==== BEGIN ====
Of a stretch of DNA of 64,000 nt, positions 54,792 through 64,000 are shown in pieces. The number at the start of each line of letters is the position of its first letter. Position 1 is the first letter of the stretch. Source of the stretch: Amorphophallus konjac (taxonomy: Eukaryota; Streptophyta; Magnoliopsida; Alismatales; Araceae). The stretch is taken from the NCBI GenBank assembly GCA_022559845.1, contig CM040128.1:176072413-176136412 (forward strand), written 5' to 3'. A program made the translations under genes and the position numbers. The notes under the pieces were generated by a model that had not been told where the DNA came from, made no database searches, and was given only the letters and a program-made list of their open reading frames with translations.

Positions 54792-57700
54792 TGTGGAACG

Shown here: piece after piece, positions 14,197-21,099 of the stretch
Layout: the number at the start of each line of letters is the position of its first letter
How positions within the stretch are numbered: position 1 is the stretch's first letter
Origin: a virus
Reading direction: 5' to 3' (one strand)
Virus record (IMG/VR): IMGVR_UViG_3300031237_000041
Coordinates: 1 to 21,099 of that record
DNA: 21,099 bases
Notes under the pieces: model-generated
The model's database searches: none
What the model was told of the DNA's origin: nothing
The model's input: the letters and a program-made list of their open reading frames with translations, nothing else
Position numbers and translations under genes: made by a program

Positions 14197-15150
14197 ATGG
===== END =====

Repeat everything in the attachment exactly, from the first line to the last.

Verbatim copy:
Of a stretch of DNA of 64,000 nt, positions 54,792 through 64,000 are shown in pieces. The number at the start of each line of letters is the position of its first letter. Position 1 is the first letter of the stretch. Source of the stretch: Amorphophallus konjac (taxonomy: Eukaryota; Streptophyta; Magnoliopsida; Alismatales; Araceae). The stretch is taken from the NCBI GenBank assembly GCA_022559845.1, contig CM040128.1:176072413-176136412 (forward strand), written 5' to 3'. A program made the translations under genes and the position numbers. The notes under the pieces were generated by a model that had not been told where the DNA came from, made no database searches, and was given only the letters and a program-made list of their open reading frames with translations.

Positions 54792-57700
54792 TGTGGAACG

Shown here: piece after piece, positions 14,197-21,099 of the stretch
Layout: the number at the start of each line of letters is the position of its first letter
How positions within the stretch are numbered: position 1 is the stretch's first letter
Origin: a virus
Reading direction: 5' to 3' (one strand)
Virus record (IMG/VR): IMGVR_UViG_3300031237_000041
Coordinates: 1 to 21,099 of that record
DNA: 21,099 bases
Notes under the pieces: model-generated
The model's database searches: none
What the model was told of the DNA's origin: nothing
The model's input: the letters and a program-made list of their open reading frames with translations, nothing else
Position numbers and translations under genes: made by a program

Positions 14197-15150
14197 ATGG